Facebook's latest revelations about the 2016 election show just how tough it's going to be for the social network to police its platform.
After some prodding, the company this week gave Congress the ads that it says Russia-based groups appear to have bought to influence last year's U.S. presidential campaign. Facebook, Twitter, Google and others have become a focus of concern since it became clear digital ads and fake news were used in disinformation efforts by foreign actors.
On Monday, Facebook also outlined new details of how it was used by those who bought the ads, which numbered 3,000 over two years at a cost of more than $100,000.
Other than misrepresenting the groups behind them, many of the ads didn't break Facebook's rules regarding content, the company said. If a straightforward buyer had purchased them instead of an allegedly Russian entity masquerading as a variety of U.S. interest groups, they would have largely been OK with Facebook.
"Many of these ads did not violate our content policies," Facebook said in its blog post. "That means that for most of them, if they had been run by authentic individuals, anywhere, they could have remained on the platform."
On Tuesday, The Washington Post reported that the nefarious advertisers used Facebook's custom audiences—sophisticated ad targeting—to try to reach promising targets.
Facebook has promised new measures to vet ad campaigns and purge bad actors, and CEO Mark Zuckerberg even took to the social network over the weekend to apologize for his company's role. Here's what we learned from Facebook's latest disclosures.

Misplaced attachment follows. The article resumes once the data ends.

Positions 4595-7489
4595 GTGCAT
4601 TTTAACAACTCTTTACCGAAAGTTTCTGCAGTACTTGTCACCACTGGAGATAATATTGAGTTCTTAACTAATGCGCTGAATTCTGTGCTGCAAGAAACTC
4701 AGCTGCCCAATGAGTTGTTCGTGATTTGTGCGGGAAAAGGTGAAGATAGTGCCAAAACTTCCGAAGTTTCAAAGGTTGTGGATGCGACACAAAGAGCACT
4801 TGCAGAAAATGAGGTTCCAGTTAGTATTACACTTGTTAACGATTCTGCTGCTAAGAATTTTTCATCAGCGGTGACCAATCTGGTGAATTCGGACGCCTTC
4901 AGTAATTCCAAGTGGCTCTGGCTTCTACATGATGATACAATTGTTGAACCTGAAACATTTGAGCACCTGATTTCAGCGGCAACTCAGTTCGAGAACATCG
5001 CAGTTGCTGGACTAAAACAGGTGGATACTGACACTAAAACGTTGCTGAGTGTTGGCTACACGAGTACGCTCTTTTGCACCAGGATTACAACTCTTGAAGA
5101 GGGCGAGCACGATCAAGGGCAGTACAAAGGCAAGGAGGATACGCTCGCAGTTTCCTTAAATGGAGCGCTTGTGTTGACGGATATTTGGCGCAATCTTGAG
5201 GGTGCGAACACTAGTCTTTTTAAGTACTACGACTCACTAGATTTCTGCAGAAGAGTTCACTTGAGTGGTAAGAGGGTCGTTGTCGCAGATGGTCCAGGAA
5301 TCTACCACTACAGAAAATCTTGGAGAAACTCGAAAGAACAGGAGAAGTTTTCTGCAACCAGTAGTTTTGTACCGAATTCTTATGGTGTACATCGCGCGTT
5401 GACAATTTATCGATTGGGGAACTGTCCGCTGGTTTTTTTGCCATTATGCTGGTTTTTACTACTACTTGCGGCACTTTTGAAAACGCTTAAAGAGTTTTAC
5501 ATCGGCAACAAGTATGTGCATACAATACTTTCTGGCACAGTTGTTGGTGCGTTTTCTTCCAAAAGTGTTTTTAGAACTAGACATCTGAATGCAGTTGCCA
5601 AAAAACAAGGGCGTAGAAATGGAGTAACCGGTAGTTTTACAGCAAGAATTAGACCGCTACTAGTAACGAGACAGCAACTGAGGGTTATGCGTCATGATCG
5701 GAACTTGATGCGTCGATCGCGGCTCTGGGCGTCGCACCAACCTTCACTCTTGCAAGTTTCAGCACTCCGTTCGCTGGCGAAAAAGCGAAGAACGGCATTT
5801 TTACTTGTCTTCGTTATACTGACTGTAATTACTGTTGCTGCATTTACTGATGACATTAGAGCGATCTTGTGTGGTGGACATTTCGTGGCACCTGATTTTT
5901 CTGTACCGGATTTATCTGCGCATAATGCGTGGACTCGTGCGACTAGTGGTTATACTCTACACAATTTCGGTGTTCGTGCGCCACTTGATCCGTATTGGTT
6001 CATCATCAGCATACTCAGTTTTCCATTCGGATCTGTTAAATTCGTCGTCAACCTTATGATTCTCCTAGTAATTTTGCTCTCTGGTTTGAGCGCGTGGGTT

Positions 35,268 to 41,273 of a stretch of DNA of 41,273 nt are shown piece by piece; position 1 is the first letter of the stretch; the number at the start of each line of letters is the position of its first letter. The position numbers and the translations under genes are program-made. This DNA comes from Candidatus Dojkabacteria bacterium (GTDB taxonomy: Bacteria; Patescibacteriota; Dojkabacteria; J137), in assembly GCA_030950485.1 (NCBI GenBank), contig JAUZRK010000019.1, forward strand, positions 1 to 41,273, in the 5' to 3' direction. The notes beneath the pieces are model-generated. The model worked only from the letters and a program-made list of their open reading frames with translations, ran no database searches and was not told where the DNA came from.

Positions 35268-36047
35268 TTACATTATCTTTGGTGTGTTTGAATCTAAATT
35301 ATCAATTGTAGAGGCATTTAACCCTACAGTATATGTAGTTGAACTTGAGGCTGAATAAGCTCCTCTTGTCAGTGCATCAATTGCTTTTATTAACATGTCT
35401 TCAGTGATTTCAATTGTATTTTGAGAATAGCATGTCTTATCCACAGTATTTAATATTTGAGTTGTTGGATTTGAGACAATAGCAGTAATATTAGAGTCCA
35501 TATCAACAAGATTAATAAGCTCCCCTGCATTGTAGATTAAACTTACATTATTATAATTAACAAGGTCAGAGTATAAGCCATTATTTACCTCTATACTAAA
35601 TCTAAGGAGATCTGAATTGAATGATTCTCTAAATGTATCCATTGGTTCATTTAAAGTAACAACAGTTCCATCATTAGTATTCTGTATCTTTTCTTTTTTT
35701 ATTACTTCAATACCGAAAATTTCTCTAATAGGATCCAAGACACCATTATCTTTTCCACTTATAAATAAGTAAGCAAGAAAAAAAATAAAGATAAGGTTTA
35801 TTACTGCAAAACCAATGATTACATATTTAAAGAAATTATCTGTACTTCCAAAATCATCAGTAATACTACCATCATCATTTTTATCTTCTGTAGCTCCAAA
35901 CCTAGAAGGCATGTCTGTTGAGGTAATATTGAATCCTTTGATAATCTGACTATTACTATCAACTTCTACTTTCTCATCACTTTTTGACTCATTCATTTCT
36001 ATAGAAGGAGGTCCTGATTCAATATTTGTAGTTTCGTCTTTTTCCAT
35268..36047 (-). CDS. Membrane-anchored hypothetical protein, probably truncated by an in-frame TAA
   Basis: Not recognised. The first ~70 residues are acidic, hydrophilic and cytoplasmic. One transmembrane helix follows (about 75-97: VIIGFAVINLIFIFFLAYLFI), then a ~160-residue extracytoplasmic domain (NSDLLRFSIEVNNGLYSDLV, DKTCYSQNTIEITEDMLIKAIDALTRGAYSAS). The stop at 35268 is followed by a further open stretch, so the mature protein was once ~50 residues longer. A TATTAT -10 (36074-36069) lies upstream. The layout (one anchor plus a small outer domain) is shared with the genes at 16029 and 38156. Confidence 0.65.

What was in them?
The ads were mostly focused on divisive social issues such as immigration, gun control, LGBT rights and race. They were used to get people to follow Facebook pages.
How many people saw them?
Facebook said about 10 million people saw the ads in the U.S., with 44 percent of their ad impressions before the election and the rest after.
Why couldn't they be stopped?
Facebook said 8 million people report ads every day, and it's able to review millions a week manually. For the most part, Facebook is still a mostly automated content machine, but it said it would hire 1,000 more people to review ads, focusing on ones that attempt targeting around topics like cultural affinities.
Why didn't the rubles tip Facebook off?
Facebook said some of the ads were paid for in Russian rubles, but that paying in Russian currency alone is not enough to set off an alarm. Most Russians on Facebook are doing nothing wrong, Facebook said.
Nor does Facebook stop foreign organizations from buying ads in countries outside their homes. "While we may not always agree with the positions of those who would speak on issues here, we believe in their right to do so—just as we believe in the right of Americans to express opinions on issues in other countries," Facebook said in its post.
Is there ever 100 percent "safety"?
No. Facebook said it can't manually review 8 million ads flagged every day. Many of those ads could very well pass content guidelines despite being objectionable to some.
"Even when we have taken all steps to control abuse, there will be political and social content that will appear on our platform that people will find objectionable, and that we will find objectionable," Facebook said in its blog post. "We permit these messages because we share the values of free speech."